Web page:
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Pritzkers migrant spending scrutinized by legislators

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(The Center Square) – The Pritzker administration is working to justify to Illinois legislators the proposed $52.7 billion budget and Gov. J.B. Pritzker’s ability to transfer funds unilaterally.

During a Senate Appropriations Committee hearing in Springfield Wednesday, state Sen. Chapin Rose, R-Mahomet, said historically, governors have had a 2% transfer power, but then it increased to 4% and now it’s up to 8%. Rose said it makes it hard to see where taxpayer money is going. Rose specifically pointed out that last fiscal year, $1.2 million went to the new agency, The Governor’s Office of New Americans.

“It’s $1.2 million, which certainly isn’t a billion but we all know it adds up. It’s $1.2 million that we don’t know where it’s being spent,” said Rose. “People deserve to know where it’s going … and this 8% discretionary authority, it makes it very hard to track where all this is going.”

Alexis Sturm, director of the Governor’s Office of Management and Budget, said the law allows the office to only transfer funds operationally and that the Illinois Department of Human Services hasn’t utilized the 8% transfer authority.

“On transfer authority, it’s very clearly laid out in statute that it’s for operational lines. So what you’ll see is moving between printing and contractual services,” said Sturm. “It’s very narrow. It doesn’t leave an agency and it doesn’t leave a fund.”

Rose pointed out that spending on healthcare for migrants is estimated at $725 million in fiscal year 2024 and $629 million is proposed for fiscal year 2025. Direct support for migrants over the last couple of fiscal years was $682 million, but in the 2025 fiscal year it is proposed for $182 million.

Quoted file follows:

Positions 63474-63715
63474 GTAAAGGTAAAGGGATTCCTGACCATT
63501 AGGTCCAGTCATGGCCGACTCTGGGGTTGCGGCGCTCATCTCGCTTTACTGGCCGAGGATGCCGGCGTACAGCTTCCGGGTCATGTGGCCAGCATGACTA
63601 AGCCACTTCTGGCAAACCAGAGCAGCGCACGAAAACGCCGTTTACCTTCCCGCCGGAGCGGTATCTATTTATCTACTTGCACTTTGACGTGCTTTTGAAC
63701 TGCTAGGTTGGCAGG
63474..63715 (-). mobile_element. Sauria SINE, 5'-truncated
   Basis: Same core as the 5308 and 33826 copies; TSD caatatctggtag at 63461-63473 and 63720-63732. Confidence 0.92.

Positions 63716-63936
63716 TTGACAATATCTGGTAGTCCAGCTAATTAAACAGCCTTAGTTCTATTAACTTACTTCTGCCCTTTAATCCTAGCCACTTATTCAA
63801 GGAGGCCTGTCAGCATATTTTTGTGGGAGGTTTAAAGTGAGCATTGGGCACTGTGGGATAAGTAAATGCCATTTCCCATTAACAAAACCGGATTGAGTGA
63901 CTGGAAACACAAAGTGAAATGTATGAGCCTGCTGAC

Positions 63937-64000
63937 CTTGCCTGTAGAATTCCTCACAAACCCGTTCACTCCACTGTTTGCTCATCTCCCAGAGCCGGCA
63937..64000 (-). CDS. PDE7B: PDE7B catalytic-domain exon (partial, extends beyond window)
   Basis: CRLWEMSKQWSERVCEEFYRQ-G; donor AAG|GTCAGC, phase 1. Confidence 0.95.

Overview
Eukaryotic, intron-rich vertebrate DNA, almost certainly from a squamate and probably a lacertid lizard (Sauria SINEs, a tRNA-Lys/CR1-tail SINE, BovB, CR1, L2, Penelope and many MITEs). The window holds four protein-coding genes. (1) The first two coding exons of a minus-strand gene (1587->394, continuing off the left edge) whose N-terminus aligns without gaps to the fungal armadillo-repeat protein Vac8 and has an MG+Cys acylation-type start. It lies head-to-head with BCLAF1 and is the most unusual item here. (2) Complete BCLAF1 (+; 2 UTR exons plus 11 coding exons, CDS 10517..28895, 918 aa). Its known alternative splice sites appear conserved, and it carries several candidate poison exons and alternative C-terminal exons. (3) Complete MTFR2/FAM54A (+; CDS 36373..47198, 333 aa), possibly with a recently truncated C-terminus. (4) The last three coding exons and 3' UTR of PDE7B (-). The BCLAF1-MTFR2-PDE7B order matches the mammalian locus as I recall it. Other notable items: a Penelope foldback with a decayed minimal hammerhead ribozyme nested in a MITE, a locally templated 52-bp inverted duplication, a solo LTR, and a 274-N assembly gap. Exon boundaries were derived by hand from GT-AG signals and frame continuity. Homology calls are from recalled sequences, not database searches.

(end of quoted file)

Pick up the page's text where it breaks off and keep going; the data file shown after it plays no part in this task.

“Are there transfers that are occurring either in the current fiscal year or will occur in the next fiscal year to cover non-citizen spending?” asked Rose.

Sturm said when the governor’s office passed last year’s budget, they didn’t know what fiscal year 2024 would look like.

“There have been some lines that had some flexibility that we’ve been able to use to support the costs that the state was not prepared for,” said Sturm.

Sturm confirmed that approximately $700 million has been spent on migrants for fiscal year 2024, and said the spending allocation in 2025 is $182 million, but those numbers are just direct support.

Rose pointed out a different program that is $725 million dedicated for non-citizen health care. Sturm could not confirm total spending on migrants for fiscal year 2024 or projected for 2025.

In the same hearing, a state lawmaker raised concerns about last year’s budget and the dispersing of funds to disabled adults.

State Sen. Laura Murphy, D-Des Plaines, pointed out that Illinois ranks 46th in the nation in total dollars allocated for services for people with developmental disabilities.

“I appreciate that the governor did, in the supplemental budget, approve an additional $12.5 million for salaries for those who work with the disability community,” said Murphy. “But did you know those aren’t dispersed yet? I wonder if someone is going to have some oversight into ensuring that occurs.”

Andy Manar, deputy governor for Budget and Economy, said the increases to the Illinois Department of Human Services for people with disabilities are significant.

“As far as something not being implemented, we can have the deputy governor reach out and get you more details on that,” said Manar. “I don’t know the details.”

Rose also asked Manar about the $1.2 million for the new office called “The Governor’s Office of New Americans.”

“This [ $1.2 million] is in the process of being implemented both this current fiscal year and next, working with DHS,” siad Manar.

Manar said the office would provide Rose with a list of expenditures that go beyond the generic “intergovernmental agreements.”

Also in the hearing, the Illinois Arts Council is asking for a 132% increase. Rose said his constituents are having a hard time putting gas in the car and food on the table and asked officials to help him come up with an explanation as to why taxpayers should spend more on theaters and museums.

Meanwhile, Lt. Gov. Juliana Stratton’s office is seeking $3 million, an increase from $2.7 million for fiscal year 2024.